With Euro 2012 about to kick off, we are encouraged to be optimistic about England’s chances.
The good news? According to Dr Ian McHale, Chair of the Royal Statistical Society’s new Sports Section, England is the third best team in the championship and has quite a good chance of beating Ireland in the quarter finals, getting to the semi finals… and then of probably being beaten by Germany in the semis.
This extra insight is down to use of statistical modelling. Just as we use our knowledge of the past to predict the future, a statistical model draws on past data to predict future outcomes. And, just as we would expect, the more your thinking factors in information on variables the better the end results…and the more accurate the model outcome.
Drawing on raw historical data – the results of the last 11,000 international games – Ian used a two-stage model that estimated the probability of the possible outcomes of any match - win, draw, loss - to run a model in two stages:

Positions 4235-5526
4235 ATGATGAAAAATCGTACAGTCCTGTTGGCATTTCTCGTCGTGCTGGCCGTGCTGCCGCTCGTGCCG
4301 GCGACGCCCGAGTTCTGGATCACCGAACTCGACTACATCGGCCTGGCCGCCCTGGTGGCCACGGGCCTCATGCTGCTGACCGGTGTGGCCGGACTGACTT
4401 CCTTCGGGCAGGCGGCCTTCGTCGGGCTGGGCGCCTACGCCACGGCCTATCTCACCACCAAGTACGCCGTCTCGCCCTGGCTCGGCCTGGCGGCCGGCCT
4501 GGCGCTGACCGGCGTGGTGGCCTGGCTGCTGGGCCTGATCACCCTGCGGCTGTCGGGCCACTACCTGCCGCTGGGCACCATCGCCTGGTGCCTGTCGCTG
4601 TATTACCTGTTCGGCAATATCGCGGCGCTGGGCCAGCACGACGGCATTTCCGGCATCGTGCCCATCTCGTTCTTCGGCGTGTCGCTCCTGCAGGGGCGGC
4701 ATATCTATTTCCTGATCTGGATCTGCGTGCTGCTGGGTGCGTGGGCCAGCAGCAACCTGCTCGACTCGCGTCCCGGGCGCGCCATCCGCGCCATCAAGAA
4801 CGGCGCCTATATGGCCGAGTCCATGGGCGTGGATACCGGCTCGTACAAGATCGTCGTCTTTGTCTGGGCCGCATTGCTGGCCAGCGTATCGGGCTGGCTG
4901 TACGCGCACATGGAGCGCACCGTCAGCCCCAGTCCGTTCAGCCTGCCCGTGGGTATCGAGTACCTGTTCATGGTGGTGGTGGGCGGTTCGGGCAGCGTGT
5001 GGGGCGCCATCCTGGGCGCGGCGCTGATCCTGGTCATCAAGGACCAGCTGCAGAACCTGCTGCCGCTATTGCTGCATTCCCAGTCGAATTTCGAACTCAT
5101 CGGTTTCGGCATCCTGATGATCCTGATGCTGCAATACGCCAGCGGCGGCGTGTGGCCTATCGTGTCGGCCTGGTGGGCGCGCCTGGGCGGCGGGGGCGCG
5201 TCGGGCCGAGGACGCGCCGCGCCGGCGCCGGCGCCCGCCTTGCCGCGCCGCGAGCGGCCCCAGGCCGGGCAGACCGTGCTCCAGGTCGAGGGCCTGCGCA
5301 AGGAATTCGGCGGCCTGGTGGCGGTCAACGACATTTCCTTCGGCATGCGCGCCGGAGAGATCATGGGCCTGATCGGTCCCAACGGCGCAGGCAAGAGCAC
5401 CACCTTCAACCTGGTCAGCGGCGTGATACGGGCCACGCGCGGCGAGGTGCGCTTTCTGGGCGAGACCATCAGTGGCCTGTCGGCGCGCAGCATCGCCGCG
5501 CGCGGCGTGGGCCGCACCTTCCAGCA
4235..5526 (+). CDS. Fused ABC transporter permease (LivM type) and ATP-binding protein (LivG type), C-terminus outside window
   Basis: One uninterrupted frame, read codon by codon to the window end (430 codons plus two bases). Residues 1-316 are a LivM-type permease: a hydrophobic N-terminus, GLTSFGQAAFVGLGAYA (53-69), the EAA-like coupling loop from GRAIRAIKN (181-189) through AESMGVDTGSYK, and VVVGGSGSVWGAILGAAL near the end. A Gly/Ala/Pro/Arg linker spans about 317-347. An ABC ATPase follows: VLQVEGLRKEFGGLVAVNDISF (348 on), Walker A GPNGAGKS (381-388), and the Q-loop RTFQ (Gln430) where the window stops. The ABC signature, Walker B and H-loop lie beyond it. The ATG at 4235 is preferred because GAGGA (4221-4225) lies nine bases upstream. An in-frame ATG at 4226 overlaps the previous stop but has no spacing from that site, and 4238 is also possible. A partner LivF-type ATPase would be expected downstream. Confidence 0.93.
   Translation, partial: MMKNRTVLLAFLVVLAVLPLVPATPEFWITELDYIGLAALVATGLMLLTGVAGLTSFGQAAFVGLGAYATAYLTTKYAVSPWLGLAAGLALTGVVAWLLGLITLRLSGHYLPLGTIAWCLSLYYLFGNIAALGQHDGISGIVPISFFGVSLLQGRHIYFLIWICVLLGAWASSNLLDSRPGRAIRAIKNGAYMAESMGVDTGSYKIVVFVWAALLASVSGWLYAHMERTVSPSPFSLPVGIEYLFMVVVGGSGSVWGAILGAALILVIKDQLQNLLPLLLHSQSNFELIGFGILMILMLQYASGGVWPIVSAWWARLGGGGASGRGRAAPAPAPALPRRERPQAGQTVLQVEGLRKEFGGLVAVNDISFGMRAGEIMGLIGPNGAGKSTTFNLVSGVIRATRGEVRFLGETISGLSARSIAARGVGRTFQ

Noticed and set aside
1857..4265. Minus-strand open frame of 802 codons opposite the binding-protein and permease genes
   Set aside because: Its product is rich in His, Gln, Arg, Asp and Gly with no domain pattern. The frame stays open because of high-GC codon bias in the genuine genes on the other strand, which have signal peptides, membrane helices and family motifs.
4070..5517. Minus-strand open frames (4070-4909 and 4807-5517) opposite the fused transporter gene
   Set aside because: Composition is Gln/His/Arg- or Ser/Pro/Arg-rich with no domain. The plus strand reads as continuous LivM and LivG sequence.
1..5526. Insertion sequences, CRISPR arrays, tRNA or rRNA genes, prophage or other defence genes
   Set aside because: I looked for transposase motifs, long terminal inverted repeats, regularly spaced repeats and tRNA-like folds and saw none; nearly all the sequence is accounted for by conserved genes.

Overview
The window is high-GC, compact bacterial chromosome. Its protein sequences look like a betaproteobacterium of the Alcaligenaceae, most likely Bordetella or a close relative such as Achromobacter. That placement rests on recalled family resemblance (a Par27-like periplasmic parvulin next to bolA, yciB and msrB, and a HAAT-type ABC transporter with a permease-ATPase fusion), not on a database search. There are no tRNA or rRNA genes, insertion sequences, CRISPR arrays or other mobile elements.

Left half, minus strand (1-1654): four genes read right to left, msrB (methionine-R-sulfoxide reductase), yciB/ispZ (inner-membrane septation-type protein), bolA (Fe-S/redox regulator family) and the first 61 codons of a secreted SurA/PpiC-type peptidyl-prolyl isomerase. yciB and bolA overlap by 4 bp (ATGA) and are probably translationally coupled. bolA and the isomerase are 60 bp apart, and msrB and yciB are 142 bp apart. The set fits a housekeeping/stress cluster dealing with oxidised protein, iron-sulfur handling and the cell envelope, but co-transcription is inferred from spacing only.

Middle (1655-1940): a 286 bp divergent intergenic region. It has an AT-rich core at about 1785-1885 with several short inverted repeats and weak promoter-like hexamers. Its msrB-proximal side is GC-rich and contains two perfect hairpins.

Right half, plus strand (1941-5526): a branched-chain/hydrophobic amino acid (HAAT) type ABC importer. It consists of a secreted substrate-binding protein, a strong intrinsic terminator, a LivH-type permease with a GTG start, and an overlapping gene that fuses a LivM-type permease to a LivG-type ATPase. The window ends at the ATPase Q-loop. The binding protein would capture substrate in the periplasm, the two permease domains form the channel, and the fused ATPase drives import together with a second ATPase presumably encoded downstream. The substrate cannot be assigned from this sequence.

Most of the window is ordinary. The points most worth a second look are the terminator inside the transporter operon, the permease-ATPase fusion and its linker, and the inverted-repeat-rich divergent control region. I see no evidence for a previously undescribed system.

(i) taking account of as many factors as could impact on each match such as the ranking difference between two teams, home advantage, distance travelled, the number of goals scored, recent results etc. to fine-tune the outcome
(ii) simulating the matches throughout the tournament a million (!) times. See ‘Euro 2012: England will meet Germany in semi-finals, claims stats guru‘ , the full Guardian article for more detail.
Ian’s results are surprising. The bookmakers’ 3-1 favourites Spain have an implied 25% chance of winning the tournament, but his data suggest 12% is more likely. And the bookmakers have England at 14-1, implying a 7% chance of winning, whilst his data suggest something nearer to a 10% chance.
What is certain is that nobody is being encouraged to place bets based on these predictions. The model is not perfect. For example, it does not take account of injuries or suspensions. What it does do is suggests that there is cause for cautious optimism with England having a 68% chance of getting out of their group and doing better than the bookies’ odds imply.
To hear Ian on BBC Radio 5 Live (timing: 0656.45 hrs, 8 July 2012), listen here.